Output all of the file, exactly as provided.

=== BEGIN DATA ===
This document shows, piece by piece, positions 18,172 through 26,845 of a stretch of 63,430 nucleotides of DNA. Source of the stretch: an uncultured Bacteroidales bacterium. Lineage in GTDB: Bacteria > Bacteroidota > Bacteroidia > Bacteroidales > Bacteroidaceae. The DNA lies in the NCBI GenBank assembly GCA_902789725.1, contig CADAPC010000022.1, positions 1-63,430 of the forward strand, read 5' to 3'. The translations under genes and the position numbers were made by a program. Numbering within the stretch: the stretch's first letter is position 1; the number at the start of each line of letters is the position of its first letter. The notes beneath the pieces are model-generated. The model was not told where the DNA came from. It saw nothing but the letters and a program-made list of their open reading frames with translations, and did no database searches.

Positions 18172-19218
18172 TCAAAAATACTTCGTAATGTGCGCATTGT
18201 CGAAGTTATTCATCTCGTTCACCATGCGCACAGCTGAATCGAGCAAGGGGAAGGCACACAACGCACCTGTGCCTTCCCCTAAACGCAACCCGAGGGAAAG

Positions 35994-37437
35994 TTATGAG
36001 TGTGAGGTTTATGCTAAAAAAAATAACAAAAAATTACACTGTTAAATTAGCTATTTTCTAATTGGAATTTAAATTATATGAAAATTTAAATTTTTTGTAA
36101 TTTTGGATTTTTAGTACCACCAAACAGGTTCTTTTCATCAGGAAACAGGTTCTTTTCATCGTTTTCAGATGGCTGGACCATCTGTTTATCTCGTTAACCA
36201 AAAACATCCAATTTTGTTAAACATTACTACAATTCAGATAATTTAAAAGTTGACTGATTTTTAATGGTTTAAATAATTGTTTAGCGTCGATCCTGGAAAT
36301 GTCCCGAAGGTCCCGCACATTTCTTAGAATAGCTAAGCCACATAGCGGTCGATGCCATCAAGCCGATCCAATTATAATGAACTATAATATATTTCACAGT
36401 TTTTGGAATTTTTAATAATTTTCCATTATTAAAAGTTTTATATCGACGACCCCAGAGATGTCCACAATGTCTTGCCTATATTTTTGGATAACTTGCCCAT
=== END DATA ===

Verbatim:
This document shows, piece by piece, positions 18,172 through 26,845 of a stretch of 63,430 nucleotides of DNA. Source of the stretch: an uncultured Bacteroidales bacterium. Lineage in GTDB: Bacteria > Bacteroidota > Bacteroidia > Bacteroidales > Bacteroidaceae. The DNA lies in the NCBI GenBank assembly GCA_902789725.1, contig CADAPC010000022.1, positions 1-63,430 of the forward strand, read 5' to 3'. The translations under genes and the position numbers were made by a program. Numbering within the stretch: the stretch's first letter is position 1; the number at the start of each line of letters is the position of its first letter. The notes beneath the pieces are model-generated. The model was not told where the DNA came from. It saw nothing but the letters and a program-made list of their open reading frames with translations, and did no database searches.

Positions 18172-19218
18172 TCAAAAATACTTCGTAATGTGCGCATTGT
18201 CGAAGTTATTCATCTCGTTCACCATGCGCACAGCTGAATCGAGCAAGGGGAAGGCACACAACGCACCTGTGCCTTCCCCTAAACGCAACCCGAGGGAAAG

Positions 35994-37437
35994 TTATGAG
36001 TGTGAGGTTTATGCTAAAAAAAATAACAAAAAATTACACTGTTAAATTAGCTATTTTCTAATTGGAATTTAAATTATATGAAAATTTAAATTTTTTGTAA
36101 TTTTGGATTTTTAGTACCACCAAACAGGTTCTTTTCATCAGGAAACAGGTTCTTTTCATCGTTTTCAGATGGCTGGACCATCTGTTTATCTCGTTAACCA
36201 AAAACATCCAATTTTGTTAAACATTACTACAATTCAGATAATTTAAAAGTTGACTGATTTTTAATGGTTTAAATAATTGTTTAGCGTCGATCCTGGAAAT
36301 GTCCCGAAGGTCCCGCACATTTCTTAGAATAGCTAAGCCACATAGCGGTCGATGCCATCAAGCCGATCCAATTATAATGAACTATAATATATTTCACAGT
36401 TTTTGGAATTTTTAATAATTTTCCATTATTAAAAGTTTTATATCGACGACCCCAGAGATGTCCACAATGTCTTGCCTATATTTTTGGATAACTTGCCCAT